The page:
Pride Model

Emotional Generation Model

Most of the serious models use a model similar to that shown here. It argues that there are complex (hybrid) emotions and more primal (true) emotions. When considering pride, it argues that this follows an appraisal of how a person has responded to a concern and/or stimulus. That stimulus could itself be one of the more basic primal emotions such as fear or rage.

This model could also explain why we find these less complex, more primal feelings more easy to identify in the facial expressions of others.

However, the question of what purpose pride has, what it contributes remains in debate. The usefulness of fear and anger can be easily seen as part of the self preservation instinct, necessary in evolutionary terms for life itself. However, pride seems an almost self-indulgent nive to have. The nearest I could find to any form of credible theory was that it was a pseudo reward mechanism which may have been an early trigger for self-reflection. It may not give anything in itself other than a warm glow, but could reinforce reflective practice and potentially some of the underlying positive behaviours. Hold that thought for a moment!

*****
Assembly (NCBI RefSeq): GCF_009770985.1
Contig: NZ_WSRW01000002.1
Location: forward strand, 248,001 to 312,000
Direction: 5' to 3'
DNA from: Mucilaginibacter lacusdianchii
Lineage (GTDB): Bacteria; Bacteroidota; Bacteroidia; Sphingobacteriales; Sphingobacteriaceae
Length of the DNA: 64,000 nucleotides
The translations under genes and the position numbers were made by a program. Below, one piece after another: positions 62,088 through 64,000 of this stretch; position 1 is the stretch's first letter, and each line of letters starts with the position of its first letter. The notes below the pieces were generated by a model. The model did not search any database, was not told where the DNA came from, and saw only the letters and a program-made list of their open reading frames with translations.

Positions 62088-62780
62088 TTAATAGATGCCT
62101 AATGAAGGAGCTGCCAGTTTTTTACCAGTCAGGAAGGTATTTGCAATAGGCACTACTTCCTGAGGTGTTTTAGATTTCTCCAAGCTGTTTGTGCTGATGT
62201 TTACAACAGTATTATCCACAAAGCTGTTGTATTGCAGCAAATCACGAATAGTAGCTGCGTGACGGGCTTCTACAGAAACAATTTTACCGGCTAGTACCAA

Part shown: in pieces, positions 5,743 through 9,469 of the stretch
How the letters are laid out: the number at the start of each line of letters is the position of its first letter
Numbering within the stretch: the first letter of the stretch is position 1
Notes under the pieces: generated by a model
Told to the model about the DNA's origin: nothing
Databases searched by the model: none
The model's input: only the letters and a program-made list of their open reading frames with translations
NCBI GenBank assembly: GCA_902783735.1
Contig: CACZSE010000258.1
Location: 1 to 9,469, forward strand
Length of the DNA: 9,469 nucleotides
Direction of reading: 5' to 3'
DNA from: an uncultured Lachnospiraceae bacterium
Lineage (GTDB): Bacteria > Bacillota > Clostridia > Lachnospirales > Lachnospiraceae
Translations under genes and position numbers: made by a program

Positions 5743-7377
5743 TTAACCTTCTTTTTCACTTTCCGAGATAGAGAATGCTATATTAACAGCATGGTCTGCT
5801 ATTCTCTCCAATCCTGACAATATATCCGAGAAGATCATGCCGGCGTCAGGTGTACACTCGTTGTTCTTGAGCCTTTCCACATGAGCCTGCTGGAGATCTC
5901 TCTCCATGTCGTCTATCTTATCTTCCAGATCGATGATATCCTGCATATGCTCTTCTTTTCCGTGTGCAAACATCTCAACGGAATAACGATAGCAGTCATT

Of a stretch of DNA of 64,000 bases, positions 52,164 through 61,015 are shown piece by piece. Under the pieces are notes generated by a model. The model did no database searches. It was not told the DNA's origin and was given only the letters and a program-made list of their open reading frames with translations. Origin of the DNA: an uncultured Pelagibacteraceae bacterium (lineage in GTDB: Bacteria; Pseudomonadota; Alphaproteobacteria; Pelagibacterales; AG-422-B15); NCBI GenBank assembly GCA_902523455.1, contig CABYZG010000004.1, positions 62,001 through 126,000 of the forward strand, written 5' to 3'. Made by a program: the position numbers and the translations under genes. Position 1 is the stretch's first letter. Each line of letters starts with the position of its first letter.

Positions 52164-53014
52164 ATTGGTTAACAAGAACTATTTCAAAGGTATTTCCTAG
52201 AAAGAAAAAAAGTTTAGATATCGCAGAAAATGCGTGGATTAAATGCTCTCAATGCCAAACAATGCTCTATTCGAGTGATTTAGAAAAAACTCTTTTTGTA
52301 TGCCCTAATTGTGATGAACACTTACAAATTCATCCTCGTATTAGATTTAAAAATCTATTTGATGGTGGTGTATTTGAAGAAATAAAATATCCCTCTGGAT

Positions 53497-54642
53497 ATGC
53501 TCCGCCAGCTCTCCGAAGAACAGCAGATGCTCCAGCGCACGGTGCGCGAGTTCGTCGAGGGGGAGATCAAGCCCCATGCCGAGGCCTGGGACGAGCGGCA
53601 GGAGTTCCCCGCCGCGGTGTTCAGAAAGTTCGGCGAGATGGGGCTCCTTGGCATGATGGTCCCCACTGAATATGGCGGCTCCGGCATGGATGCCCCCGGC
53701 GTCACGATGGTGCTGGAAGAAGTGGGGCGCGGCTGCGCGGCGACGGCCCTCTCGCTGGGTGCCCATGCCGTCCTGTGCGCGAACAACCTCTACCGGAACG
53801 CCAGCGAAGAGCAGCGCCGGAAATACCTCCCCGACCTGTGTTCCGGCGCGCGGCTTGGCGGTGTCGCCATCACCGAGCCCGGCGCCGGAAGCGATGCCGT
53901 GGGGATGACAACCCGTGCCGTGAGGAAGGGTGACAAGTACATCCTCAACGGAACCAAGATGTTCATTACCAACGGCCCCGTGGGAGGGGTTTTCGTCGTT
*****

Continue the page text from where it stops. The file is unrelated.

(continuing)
Of course, in recent years Pride has taken on an altogether different meaning, particularly for the younger, gay or festival generations. In the late 1970’s and early 1980’s a series of event championing equal rights for what was then called the ‘queer’ or homosexual population (there was no community recognised at that point) started to appear in major cities of the UK, most notably, London and Manchester.

Stonewall March

Stonewall March

Initially, these were  organised by Stonewall and they amounted to little more than an organised march with people dressed much as they would be if they were going to the cinema or theatre but with the occasional stonewall banner.